Right: It is "manly" to confess when you screw up. Men often run from their problems. We blame. Adam did it. But redeemed manhood does confess. And this can be hard because men are designed to lead and saying you screwed up seems to get in the way of leading. But part of leadership is being able to say, "I screwed up. I own it. It's not YOUR fault. It's mine." People like that. Kyle Williams' teammates did too. Of course this really can only be accomplished by a deep belief in the gospel that says, "I screwed up, but God loves me the same as He did before I screwed up. I don't lose my opportunity to lead, but have the opportunity to recognize my need for grace. Ideally others will also see their need for grace too."

Perhaps not as Right: While it is "manly" to confess when you screwed up, I don't know that is is uniquely manly. Men do need to take the lead in this because, well, they are to lead. So maybe there is a primacy...Yet you could also just as truthfully deem this quality "womanly," or feminine. You could just as easily say, "Woman up, own this, and move forward." Adam blamed Eve. Then Eve followed his example and blamed the serpent. Just like the natural man, the natural woman, is prone to blame shift. But the redeemed woman, can also believe the gospel, and "woman-up,"  and display this "manly" or "womanly" quality.

Owning your mistakes and shortcomings is both masculine and feminine, if you have to put it in those terms. But truthfully it is simply living out the gospel. It is Christ-centered more than anything.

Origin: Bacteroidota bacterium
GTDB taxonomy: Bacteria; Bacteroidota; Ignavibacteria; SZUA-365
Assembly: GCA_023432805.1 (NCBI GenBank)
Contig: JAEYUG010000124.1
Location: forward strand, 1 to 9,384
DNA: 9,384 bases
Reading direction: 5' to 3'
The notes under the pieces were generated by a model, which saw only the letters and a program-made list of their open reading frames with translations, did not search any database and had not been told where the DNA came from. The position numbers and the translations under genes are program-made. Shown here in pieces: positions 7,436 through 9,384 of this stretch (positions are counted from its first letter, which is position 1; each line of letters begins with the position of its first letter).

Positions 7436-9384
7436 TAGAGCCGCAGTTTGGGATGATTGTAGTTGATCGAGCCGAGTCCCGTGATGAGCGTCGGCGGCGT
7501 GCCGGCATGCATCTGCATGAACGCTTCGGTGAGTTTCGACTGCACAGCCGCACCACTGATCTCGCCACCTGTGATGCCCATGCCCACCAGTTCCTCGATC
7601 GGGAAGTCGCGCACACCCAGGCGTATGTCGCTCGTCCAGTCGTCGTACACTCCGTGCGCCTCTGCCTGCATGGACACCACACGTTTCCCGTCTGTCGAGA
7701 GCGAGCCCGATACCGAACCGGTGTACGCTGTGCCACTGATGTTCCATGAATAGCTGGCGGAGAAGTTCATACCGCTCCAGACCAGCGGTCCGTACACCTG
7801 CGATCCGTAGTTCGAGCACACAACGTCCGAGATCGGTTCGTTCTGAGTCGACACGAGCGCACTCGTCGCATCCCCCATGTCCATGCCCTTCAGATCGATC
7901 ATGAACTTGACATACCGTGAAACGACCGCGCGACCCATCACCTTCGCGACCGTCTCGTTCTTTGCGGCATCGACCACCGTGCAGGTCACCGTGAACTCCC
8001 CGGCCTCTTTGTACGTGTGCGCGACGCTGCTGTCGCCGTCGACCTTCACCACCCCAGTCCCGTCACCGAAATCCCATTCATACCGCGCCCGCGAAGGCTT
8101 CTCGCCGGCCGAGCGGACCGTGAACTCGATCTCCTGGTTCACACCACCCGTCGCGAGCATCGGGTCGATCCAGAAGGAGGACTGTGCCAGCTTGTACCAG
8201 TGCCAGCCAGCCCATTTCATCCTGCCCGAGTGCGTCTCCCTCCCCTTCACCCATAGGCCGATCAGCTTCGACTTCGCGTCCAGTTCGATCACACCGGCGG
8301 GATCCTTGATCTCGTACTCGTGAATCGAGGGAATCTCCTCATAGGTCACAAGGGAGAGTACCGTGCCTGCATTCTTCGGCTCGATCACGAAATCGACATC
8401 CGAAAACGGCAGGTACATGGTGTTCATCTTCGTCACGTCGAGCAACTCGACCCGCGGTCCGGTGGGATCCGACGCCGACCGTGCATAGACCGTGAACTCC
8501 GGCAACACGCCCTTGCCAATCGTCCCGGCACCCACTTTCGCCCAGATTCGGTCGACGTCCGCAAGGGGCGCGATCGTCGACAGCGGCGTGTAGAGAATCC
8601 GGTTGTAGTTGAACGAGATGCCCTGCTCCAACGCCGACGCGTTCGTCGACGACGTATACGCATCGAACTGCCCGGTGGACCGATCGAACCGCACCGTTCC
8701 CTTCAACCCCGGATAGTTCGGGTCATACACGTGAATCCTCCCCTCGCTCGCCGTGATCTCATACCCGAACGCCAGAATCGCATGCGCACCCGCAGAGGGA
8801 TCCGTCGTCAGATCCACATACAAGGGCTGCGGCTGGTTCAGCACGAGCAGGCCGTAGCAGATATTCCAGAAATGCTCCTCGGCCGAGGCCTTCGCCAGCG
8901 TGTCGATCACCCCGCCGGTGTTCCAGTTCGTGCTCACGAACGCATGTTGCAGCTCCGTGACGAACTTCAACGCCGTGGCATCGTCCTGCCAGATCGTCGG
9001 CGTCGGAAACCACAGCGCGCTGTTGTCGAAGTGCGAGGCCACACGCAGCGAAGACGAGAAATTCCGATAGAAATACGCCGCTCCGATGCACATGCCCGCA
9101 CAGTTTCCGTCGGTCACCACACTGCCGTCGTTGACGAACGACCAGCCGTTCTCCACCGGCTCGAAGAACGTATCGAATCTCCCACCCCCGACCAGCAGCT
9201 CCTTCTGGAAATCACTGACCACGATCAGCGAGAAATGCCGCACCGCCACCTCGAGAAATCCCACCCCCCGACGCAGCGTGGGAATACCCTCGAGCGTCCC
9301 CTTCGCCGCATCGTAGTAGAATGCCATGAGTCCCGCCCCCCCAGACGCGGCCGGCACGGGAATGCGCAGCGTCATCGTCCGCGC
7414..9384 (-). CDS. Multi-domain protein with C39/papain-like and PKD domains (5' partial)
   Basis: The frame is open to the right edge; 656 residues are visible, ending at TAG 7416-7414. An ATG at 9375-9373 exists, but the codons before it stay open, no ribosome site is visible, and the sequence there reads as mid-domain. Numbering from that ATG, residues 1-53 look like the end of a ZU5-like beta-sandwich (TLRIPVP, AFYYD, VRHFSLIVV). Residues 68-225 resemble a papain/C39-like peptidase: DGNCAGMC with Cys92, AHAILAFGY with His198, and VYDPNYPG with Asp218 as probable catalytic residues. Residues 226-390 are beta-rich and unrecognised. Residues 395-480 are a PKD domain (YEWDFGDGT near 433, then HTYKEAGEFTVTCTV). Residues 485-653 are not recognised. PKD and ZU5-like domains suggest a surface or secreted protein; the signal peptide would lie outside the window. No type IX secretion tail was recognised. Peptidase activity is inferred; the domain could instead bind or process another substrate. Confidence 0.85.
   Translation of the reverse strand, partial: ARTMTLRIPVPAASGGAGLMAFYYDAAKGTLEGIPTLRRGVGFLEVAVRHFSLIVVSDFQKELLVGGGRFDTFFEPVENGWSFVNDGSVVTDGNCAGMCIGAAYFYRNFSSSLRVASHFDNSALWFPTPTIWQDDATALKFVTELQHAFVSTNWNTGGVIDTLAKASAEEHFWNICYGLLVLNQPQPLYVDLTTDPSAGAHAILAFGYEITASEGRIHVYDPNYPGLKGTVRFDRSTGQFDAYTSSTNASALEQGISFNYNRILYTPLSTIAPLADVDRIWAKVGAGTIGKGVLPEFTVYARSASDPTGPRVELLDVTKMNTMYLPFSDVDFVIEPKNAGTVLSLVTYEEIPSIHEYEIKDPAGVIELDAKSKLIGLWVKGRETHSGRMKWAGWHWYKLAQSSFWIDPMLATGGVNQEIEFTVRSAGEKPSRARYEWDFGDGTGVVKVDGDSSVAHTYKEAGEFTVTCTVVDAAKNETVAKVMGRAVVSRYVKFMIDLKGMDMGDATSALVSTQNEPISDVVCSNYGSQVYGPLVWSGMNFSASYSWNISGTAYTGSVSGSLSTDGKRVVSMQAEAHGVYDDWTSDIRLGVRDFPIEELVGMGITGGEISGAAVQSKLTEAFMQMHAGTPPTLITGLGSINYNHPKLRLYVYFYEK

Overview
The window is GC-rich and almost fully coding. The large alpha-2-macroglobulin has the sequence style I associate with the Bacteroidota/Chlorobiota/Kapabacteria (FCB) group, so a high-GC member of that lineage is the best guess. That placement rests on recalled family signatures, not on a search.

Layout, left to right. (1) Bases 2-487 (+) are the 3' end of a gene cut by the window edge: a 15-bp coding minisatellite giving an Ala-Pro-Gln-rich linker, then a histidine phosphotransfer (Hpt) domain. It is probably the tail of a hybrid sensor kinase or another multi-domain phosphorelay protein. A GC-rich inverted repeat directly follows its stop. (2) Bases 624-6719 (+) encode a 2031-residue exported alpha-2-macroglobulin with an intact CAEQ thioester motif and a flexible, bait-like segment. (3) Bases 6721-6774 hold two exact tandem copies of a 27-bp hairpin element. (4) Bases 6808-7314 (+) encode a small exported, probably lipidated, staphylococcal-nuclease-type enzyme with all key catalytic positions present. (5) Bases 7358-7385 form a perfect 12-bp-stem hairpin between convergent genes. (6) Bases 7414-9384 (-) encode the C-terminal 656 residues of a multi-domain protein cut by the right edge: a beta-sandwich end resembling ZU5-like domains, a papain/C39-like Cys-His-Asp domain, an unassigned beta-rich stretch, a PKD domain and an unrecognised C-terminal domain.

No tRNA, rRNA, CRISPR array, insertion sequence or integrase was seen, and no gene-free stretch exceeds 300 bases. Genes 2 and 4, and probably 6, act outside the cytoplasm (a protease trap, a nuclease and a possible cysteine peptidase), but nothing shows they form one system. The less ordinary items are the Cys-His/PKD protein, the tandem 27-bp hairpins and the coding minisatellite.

The fact that some people appreciate this characteristic is but another example of the ways man/woman still images God. While I don't know that this is SPECIFICALLY masculine, it is still part of godly masculinity. And it's great to see this quality praised as opposed to what passes as "macho" in beer commercials. Maybe folks like Jim Rome will take the next step and say, "I screwed up because that's what I do. I'm a screw-up. But Jesus loves screw-ups who recognize their need of His grace."

Thursday, January 19, 2012

Reflections on Winter Jam

Several weeks ago, because I thought that we needed more adults, I attended the Winter Jam concert  in Charleston with the Redeemer youth. We had a great time hearing from a variety of different Christian bands-some of which I had actually seen in high school and college. So that part was a stroll down memory lane for me. I had a blast with those and really enjoyed the craziness of the hard rock band Skillet.

Let me give you my synopsis of the highs and lows of the concert...

High parent to student ratio. Really high. That is a good thing. Kids need adults in their lives. Lots of them.

The place was absolutely packed. It was encouraging to see the number of folks in WV (and some from farther away) who came out to hear bands that they most likely listen to during the week. Because most youth haven't developed a very strong filter yet, I"m glad that they are listening to Christian music.